Thiamine dynamics in the pelagic food web of the Baltic Sea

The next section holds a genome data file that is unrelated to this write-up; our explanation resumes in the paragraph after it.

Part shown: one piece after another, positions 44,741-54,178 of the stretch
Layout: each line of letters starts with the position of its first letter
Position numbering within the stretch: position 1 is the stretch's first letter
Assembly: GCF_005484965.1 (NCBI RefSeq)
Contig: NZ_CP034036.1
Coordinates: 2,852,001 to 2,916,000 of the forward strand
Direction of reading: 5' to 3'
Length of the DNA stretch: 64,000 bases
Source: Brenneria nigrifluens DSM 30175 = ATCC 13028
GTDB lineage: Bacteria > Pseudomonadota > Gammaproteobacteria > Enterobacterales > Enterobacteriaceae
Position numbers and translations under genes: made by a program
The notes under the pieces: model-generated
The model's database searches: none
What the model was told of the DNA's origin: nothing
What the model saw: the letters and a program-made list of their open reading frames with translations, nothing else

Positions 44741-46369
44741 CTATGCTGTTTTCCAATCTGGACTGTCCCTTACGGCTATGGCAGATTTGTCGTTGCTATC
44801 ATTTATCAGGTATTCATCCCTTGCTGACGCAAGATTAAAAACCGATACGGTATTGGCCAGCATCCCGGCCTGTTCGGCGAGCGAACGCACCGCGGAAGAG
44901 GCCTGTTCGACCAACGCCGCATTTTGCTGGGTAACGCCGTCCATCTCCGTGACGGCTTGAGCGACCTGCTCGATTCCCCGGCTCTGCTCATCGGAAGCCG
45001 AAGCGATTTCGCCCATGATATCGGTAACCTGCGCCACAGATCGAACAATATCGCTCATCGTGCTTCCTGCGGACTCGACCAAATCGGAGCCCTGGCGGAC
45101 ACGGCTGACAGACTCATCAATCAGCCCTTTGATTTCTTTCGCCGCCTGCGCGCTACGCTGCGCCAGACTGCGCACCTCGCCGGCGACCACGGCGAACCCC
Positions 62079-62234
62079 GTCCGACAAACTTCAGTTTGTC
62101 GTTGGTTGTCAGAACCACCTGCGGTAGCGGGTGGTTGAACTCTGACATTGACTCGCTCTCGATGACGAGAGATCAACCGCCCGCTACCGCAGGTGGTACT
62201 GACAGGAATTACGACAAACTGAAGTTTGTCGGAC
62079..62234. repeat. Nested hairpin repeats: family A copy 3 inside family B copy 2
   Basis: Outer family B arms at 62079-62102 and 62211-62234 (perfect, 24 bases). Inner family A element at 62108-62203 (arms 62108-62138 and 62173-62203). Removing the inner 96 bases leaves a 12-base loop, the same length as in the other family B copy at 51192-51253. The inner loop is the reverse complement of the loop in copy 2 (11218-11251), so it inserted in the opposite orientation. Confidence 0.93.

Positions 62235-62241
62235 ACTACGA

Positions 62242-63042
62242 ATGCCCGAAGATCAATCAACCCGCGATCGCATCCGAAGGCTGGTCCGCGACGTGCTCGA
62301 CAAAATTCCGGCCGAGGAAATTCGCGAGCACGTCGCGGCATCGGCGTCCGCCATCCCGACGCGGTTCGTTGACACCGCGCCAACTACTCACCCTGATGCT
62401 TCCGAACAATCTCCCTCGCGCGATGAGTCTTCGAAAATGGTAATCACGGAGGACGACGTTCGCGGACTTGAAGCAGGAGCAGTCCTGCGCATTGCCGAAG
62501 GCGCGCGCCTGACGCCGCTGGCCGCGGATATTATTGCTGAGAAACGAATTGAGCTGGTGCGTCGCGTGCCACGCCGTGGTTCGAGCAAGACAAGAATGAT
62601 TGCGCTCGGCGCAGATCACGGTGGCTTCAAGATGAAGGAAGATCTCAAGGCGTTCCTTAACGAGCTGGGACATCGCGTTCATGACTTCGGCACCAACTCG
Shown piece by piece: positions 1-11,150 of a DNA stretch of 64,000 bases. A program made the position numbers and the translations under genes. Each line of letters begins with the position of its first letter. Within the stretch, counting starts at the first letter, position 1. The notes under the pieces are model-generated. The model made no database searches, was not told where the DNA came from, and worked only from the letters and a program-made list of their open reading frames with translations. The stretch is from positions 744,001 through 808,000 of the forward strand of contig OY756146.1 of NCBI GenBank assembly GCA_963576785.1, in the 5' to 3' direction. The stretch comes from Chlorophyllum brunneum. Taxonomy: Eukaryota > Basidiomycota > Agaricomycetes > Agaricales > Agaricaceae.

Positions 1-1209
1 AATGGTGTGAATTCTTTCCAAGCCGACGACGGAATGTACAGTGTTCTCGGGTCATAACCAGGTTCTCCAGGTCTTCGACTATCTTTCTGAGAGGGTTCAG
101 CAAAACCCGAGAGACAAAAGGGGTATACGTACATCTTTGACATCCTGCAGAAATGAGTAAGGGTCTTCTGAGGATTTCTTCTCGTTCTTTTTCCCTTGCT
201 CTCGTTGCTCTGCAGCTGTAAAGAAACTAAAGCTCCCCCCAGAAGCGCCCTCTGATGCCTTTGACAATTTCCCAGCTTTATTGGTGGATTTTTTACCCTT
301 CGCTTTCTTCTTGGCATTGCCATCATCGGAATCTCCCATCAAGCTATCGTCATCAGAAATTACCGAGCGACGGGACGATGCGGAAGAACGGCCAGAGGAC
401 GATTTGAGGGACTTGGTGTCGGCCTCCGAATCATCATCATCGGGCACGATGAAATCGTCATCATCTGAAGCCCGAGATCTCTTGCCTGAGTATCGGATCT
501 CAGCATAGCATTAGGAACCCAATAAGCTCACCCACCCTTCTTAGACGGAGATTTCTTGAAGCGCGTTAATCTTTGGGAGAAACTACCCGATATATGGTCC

Sammanfattning: Thiamine (vitamin B1) is involved in several basal metabolic processes. It is an essential compound for many organisms and in aquatic systems it is mainly produced by phytoplankton and prokaryotes and transferred to higher trophic levels through grazing and predation. The occurrence of thiamine deficiency in top predators has been reported from several aquatic systems. In the Baltic populations of the Atlantic salmon (Salmo salar) this has been observed since 1974 and recently thiamine deficiency has also been reported for Baltic sea birds.This thesis aims at investigating what processes that governs the flow of thiamine from the primary producers to top predators via zooplankton grazers and planktivoric fish. Paper I showed that abiotic stress factors such as salinity, temperature and light conditions can alter the thiamine content of phytoplankton. Paper II showed that abiotic factors indirectly can affect the stress resistance of zooplankton grazers by changing the nutritional quality of their food. In Paper III we found that the in situ thiamine content of zooplankton grazers was directly affected by that of the phytoplankton diet. In Paper IV we found a similar connection between the thiamine contents of Baltic salmon and herring, one of the major salmon prey species. In Paper V we looked at the thiamine content of the pelagic food web of the Baltic Sea as a whole and found a pattern of trophic dilution; the higher the trophic level of an organism (i.e. the further away from the source of thiamine in the food web), the lower was its thiamine content.In all, the results of this thesis suggests a bottom up effect on the thiamine status of the higher trophic levels of the Baltic Sea and that external factors, both natural and man-made, have the capability to affect the thiamine status of the plankton communities and thereby the whole Baltic ecosystem. Thiamine and other micronutrients are not something generally considered in the environmental management of aquatic systems but the results of this thesis suggest that ecological disturbances indirectly can have negative effects on top predators via a disrupted supply of essential substances.
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